Healing Our World: Weekly Comment

By Jackie Alan Giuliano, Ph.D.

Why Is Defending the Earth Considered Extremist?

"The question is not whether we will be extremists,
but what kind of extremists we will be . . .
The nation and the world are in dire need of creative extremists."

-- Reverend Martin Luther King

To live content with small means,
To seek elegance rather than luxury,
and refinement rather than fashion,
to be worthy, not respectable, and wealthy, not rich,
to study hard, think quietly, talk gently, act frankly,
to listen to stars and birds, babes and sages, with open heart, to bear all cheerfully, do all bravely, await occasions, hurry never - in a word, to let the spiritual, unbidden and unconscious, grow up through the common. This is to be my symphony.

-- William Ellery Channing

Mainstream media stories, and many members of the public, will often refer to the efforts of small bands of people who want to stop some defenseless animal from being killed or who want to end the destruction of the Earth's forests and oceans as being "extreme."


The Sea Shepherd Conservation Society's ship, the "Farley Mowat." (Photo courtesy SSCS)
To me, the systematic destruction of the Earth's oceans, forests, and atmosphere to increase the profit of a few shareholders, the killing of animals to obtain furs for the rich, and children who starve and die in the midst of vast abundance because profit for few is the top priority is extreme.

Think about your own reactions for a moment to the events listed below. What is your gut feeling? Do they seem extreme?

Now look at the activities below that are triggering the above actions. What is your gut reaction to them? Do they seem extreme? Or do they seem to be just the consequences of progress?

At the International Whaling Commission (IWC) meeting held in June in Berlin, Japan unsuccessfully attempted to win a quota of whales for coastal communities. The Japanese proposal was voted down by the majority of the members of the IWC.

According to Captain Watson, "Here we have Japan claiming that there is a subsistence need for whale meat in Japanese communities and at the same time they are directing a surplus from their illegal activities in Antarctica into pet food."

The Sea Shepherd website says, "Whale and dolphin meat contain high levels of heavy metals, especially mercury. The level of toxicity in whale and dolphin meat has discouraged many Japanese consumers and is causing a surplus. This surplus is being processed into pet food. There are no other vessels, no governments, no other organizations that are stopping the illegal whaling activities of the Japanese, or enforcing the International Laws and Regulations that are made to help protect and preserve these endangered species. "


Circus elephant in chains (Photo credit unknown)
Most of us would classify the activist actions in the first list as extreme while the second list just represents progress and the quest for a better life. This is not a natural, instinctive classification. It is one that has been carefully developed in us for the last 200 years in the United States by those who are interested only in short term gain.

Could anyone interested in a humane, sustainable future with abundance for all support the second list? The fundamental assumptions that we grew up with and live with today may ALL need to be thrown out. We need new assumptions, values, and ethics.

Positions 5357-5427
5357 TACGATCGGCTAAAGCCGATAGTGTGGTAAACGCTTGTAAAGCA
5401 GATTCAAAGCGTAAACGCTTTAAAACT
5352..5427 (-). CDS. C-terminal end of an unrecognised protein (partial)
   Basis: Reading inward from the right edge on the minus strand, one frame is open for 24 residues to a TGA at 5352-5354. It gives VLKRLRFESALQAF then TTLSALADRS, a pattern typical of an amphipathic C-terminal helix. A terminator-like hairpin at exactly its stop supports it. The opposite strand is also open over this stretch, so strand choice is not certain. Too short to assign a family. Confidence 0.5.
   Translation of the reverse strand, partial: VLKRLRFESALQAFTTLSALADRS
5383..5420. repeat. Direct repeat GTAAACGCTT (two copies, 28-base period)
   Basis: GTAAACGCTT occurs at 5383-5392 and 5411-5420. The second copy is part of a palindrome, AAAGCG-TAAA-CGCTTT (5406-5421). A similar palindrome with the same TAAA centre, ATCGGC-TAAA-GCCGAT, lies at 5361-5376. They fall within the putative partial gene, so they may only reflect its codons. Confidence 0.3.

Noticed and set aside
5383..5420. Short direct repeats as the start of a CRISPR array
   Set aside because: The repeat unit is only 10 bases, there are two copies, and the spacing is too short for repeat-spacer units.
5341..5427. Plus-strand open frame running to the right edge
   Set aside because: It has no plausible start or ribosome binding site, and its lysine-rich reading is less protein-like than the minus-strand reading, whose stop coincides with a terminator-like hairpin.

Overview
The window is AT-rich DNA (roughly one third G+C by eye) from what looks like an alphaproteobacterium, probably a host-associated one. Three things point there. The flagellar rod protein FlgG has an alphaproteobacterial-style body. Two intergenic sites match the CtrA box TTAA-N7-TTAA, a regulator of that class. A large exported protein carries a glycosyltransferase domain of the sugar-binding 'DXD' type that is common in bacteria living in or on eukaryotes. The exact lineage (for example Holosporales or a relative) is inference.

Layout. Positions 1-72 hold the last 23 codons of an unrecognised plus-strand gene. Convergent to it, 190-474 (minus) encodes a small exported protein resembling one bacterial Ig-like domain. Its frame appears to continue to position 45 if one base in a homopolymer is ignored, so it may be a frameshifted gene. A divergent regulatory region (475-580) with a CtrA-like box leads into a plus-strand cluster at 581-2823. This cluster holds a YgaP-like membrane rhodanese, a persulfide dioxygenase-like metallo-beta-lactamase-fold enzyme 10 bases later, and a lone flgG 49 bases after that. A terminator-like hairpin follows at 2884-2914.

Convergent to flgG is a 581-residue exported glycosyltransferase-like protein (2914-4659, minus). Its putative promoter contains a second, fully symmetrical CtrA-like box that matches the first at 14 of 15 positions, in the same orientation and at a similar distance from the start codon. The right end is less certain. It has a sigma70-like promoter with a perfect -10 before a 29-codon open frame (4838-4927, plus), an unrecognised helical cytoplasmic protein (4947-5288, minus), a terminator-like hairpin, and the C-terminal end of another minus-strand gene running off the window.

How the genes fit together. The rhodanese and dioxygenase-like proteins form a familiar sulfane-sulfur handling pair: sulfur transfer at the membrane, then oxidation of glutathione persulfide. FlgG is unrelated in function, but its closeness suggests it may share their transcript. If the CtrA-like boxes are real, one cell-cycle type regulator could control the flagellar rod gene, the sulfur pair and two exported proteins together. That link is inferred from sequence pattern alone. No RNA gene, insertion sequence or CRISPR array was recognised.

The "American Heritage Dictionary of the English Language" defines the word extreme to mean "extending far beyond the norm." It is shocking to me that some people can define toxic pollution and the resulting suffering and cruelty to be the norm.

Think about all the things we do each day that we call normal and routine. All the driving, consuming, wasting, and throwing away we do are just a part of just another day. Look at what a routine day in the United States brings:

What if we all decide that we will work hard to define a new norm for us all? What if a normal day became driving as little as we can, buying nothing other than what we need to survive, not watching TV, not throwing anything out, and doing something to help someone who has nothing? What's so extreme about that?


1. Learn of the efforts of the Sea Shepherd at: http://www.seashepherd.org/main.asp

2. The Northwest Animal Rights Network can be found at: http://www.narn.org/campaigns-index.shtml

3. Stay in touch with Project Underground for information on little known issues at: http://www.moles.org/index.html

4. The Charity Wire website with information about circus abuses is at: http://www.charitywire.com/00-02845.htm

5. Track environmental health issues from Physicians for Social Responsibility at: http://www.psr.org/index.html

6. Find out who your Congressional representatives are and email them. Tell them they need to redefine their concept of what is extreme. If you know your Zip code, you can find them at: http://www.visi.com/juan/congress/ziptoit.html

{Jackie Alan Giuliano, Ph.D. is a writer and teacher in Seattle and the author of "Healing Our World," A Journey from the Darkness Into the Light," available at: http://www.xlibris.com/HealingOurWorld.html and “Of This Earth, Reflections on Connections,” available at: http://ofthisearth.org. Please send your thoughts, comments, and visions to him at: jackie@healingourworld.com and visit his website at: http://www.healingourworld.com}